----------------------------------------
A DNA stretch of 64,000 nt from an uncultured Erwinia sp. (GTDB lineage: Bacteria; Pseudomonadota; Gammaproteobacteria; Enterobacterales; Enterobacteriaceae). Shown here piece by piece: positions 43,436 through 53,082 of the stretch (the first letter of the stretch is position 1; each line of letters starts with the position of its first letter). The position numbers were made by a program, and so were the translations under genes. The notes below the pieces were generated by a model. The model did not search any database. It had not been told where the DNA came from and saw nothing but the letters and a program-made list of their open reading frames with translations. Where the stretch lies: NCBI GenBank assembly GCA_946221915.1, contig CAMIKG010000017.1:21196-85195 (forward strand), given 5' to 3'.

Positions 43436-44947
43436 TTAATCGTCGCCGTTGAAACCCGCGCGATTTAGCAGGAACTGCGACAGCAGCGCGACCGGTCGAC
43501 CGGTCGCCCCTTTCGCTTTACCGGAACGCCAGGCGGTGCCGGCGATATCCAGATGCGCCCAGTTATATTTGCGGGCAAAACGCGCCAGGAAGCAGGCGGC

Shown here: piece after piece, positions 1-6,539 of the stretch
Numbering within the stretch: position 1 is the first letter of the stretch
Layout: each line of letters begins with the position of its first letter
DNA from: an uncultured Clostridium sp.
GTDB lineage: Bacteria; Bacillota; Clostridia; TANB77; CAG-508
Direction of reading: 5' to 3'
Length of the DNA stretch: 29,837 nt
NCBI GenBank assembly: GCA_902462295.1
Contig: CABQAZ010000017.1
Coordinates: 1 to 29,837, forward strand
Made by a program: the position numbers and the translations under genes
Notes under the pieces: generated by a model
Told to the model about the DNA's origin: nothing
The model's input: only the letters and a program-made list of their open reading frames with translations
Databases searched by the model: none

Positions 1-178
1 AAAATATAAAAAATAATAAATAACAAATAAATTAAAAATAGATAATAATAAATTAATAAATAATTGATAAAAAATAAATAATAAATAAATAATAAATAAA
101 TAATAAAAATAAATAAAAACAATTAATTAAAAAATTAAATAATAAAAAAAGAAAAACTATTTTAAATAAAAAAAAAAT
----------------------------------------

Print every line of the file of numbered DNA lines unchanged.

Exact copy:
A DNA stretch of 64,000 nt from an uncultured Erwinia sp. (GTDB lineage: Bacteria; Pseudomonadota; Gammaproteobacteria; Enterobacterales; Enterobacteriaceae). Shown here piece by piece: positions 43,436 through 53,082 of the stretch (the first letter of the stretch is position 1; each line of letters starts with the position of its first letter). The position numbers were made by a program, and so were the translations under genes. The notes below the pieces were generated by a model. The model did not search any database. It had not been told where the DNA came from and saw nothing but the letters and a program-made list of their open reading frames with translations. Where the stretch lies: NCBI GenBank assembly GCA_946221915.1, contig CAMIKG010000017.1:21196-85195 (forward strand), given 5' to 3'.

Positions 43436-44947
43436 TTAATCGTCGCCGTTGAAACCCGCGCGATTTAGCAGGAACTGCGACAGCAGCGCGACCGGTCGAC
43501 CGGTCGCCCCTTTCGCTTTACCGGAACGCCAGGCGGTGCCGGCGATATCCAGATGCGCCCAGTTATATTTGCGGGCAAAACGCGCCAGGAAGCAGGCGGC

Shown here: piece after piece, positions 1-6,539 of the stretch
Numbering within the stretch: position 1 is the first letter of the stretch
Layout: each line of letters begins with the position of its first letter
DNA from: an uncultured Clostridium sp.
GTDB lineage: Bacteria; Bacillota; Clostridia; TANB77; CAG-508
Direction of reading: 5' to 3'
Length of the DNA stretch: 29,837 nt
NCBI GenBank assembly: GCA_902462295.1
Contig: CABQAZ010000017.1
Coordinates: 1 to 29,837, forward strand
Made by a program: the position numbers and the translations under genes
Notes under the pieces: generated by a model
Told to the model about the DNA's origin: nothing
The model's input: only the letters and a program-made list of their open reading frames with translations
Databases searched by the model: none

Positions 1-178
1 AAAATATAAAAAATAATAAATAACAAATAAATTAAAAATAGATAATAATAAATTAATAAATAATTGATAAAAAATAAATAATAAATAAATAATAAATAAA
101 TAATAAAAATAAATAAAAACAATTAATTAAAAAATTAAATAATAAAAAAAGAAAAACTATTTTAAATAAAAAAAAAAT